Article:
In another twist in Donald Trump, Jr.’s story about his Trump Tower meeting in June 2016 with Russian attorney Natalia Veselnitskaya, Jared Kushner, and former Trump campaign manager Paul Manafort, it’s been disclosed that there were several other previously unmentioned participants in the meeting, including prominent Russian-American lobbyist Rinat Akhmetshin. Akhmetshin is also a former Soviet counterintelligence officer.
“Only smoke and no fire? That’s clearly been put to rest,” Sen. Mark R. Warner (D-Va.) said on NBC’s “Meet the Press. “This clearly brings the investigation to a new level.”
Akhmetshin, a naturalized U.S. citizen who has lived in Washington, D.C. for nearly 25 years, was drafted into the Soviet Army from 1986 to 1988, before moving to the U.S. in the early 1990’s.
During his service in the Soviet military, his unit was part of counterintelligence, but Akhmetshin denies being trained in spy tradecraft.
He claims Russian attorney Natalia Veselnitskaya invited him last minute to attend the meeting with her at Trump Tower. In addition to Donald Trump, Jr., Jared Kushner, Paul Manafort, Veselnitskaya, and Akhmetshin, he also claims there was a Russian interpreter present at the meeting. Akhmetshin said there were others present at the meeting, but he did not recognize them.
British music publicist Rob Goldston set up and attended the meeting.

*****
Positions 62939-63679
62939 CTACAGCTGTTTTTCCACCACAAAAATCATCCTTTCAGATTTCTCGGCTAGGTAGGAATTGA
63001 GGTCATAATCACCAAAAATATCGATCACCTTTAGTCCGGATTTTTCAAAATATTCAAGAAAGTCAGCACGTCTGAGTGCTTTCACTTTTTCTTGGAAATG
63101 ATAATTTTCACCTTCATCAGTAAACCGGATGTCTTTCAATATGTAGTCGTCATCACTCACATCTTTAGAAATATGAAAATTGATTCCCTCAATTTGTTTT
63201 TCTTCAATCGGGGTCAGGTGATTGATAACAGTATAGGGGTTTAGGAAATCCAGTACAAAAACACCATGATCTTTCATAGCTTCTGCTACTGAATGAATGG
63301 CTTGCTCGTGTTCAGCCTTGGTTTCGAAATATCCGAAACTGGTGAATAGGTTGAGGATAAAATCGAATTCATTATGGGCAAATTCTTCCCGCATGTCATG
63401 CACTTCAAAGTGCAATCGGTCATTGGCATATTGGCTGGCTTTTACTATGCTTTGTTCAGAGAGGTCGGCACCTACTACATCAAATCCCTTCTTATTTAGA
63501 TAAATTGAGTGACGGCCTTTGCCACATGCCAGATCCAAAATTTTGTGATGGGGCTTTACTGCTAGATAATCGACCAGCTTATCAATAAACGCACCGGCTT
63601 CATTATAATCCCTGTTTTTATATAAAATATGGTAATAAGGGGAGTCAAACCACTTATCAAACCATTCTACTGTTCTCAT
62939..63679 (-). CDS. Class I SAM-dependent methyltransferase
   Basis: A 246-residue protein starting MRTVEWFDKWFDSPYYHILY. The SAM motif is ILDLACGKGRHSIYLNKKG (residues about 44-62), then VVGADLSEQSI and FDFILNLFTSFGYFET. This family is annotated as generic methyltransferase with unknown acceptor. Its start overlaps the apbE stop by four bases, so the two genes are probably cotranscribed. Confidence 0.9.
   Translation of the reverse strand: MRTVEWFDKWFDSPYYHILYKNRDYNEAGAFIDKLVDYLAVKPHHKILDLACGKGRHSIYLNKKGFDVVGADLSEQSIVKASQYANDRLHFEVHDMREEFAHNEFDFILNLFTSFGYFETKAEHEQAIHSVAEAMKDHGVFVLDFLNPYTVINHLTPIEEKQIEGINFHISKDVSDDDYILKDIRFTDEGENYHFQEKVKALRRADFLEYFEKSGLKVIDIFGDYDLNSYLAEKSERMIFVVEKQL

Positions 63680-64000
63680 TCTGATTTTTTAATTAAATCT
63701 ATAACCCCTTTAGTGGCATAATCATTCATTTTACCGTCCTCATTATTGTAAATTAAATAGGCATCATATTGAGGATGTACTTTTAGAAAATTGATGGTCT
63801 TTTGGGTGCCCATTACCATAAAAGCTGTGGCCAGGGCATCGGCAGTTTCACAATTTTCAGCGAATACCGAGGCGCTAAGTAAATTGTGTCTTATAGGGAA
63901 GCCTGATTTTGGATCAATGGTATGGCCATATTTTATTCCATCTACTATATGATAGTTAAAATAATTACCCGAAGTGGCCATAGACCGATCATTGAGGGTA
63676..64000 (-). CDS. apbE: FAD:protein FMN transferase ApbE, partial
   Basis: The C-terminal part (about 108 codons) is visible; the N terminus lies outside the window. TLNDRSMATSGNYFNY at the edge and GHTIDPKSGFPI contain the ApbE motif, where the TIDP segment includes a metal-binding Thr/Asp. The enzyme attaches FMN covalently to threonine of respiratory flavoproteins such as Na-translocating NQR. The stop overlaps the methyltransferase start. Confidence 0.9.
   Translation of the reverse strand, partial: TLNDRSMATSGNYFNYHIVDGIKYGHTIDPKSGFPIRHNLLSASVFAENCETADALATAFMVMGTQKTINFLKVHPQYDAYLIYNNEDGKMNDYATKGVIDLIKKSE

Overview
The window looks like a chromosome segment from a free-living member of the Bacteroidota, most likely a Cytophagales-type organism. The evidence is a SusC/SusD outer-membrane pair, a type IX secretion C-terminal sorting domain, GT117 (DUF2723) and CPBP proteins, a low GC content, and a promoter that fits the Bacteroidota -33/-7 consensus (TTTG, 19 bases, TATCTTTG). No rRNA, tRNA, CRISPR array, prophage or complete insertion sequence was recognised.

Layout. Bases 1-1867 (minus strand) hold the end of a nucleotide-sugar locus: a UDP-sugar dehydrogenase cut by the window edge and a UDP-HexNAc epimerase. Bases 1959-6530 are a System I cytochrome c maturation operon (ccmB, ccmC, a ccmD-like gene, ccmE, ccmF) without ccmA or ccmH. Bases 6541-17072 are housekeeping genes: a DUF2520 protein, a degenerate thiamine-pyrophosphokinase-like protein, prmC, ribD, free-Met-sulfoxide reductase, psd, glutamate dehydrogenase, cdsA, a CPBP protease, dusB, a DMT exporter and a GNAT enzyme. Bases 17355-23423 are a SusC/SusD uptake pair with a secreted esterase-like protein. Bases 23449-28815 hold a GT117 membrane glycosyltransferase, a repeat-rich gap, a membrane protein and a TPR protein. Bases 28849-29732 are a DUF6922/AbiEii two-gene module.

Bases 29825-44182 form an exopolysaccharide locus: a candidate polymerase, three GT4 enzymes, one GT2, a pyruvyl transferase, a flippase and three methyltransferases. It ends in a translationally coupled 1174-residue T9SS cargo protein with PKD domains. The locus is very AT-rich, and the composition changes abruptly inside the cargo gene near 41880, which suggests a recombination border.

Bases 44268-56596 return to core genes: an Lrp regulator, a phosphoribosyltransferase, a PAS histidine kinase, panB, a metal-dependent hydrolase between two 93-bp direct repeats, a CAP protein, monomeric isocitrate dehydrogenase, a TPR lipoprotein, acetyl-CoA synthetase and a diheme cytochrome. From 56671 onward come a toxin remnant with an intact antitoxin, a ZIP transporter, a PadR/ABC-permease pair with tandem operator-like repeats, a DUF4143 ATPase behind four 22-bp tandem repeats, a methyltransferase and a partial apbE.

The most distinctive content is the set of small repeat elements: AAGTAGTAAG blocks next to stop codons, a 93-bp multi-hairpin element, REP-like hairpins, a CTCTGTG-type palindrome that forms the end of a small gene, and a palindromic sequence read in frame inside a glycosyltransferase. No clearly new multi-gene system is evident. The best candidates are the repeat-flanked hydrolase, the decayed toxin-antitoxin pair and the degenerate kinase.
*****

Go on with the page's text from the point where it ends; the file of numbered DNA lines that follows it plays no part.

Akhmetshin confirmed Donald Trump, Jr.’s allegation that attorney Veselnitskaya claimed to have information tying Russian funding to the Democratic National Committee (DNC) and supporting Hillary Clinton’s campaign.
“Veselnitskaya brought with her a plastic folder with printed-out documents that detailed what she believed was the flow of illicit funds to the Democrats, Veselnitskaya presented the contents of the documents to the Trump associates and suggested that making the information public could help the campaign,” Akhmetshin told Associated Press.
The Russian government denied any knowledge of the meeting or involvement in it.
While there’s been speculation from those on the left over whether or not Donald Trump Jr. broke the law, a recent blog post from a Yale law professor Andy Grewal sheds light on the issue.
Most of FECA’s [Federal Election Campaign Act] prohibitions, including those related to the solicitation of contributions/donations from foreign nationals, create criminal consequences only when a person “knowingly and willfully” commits a violation of the statute…
This heightened mens rea standard means that a person must know that he is breaking the law to trigger a criminal prosecution, and must know about the relevant statute duty: The “words [‘knowingly and willingly’] of specific criminal intent require proof that the offender was aware of what the law required, and that he or she violated that law notwithstanding that knowledge
However, such analysis may still be premature, as stories are still conflicting on the exact nature of the meeting, and exactly what was discussed.
- For more on the story, see Associated Press
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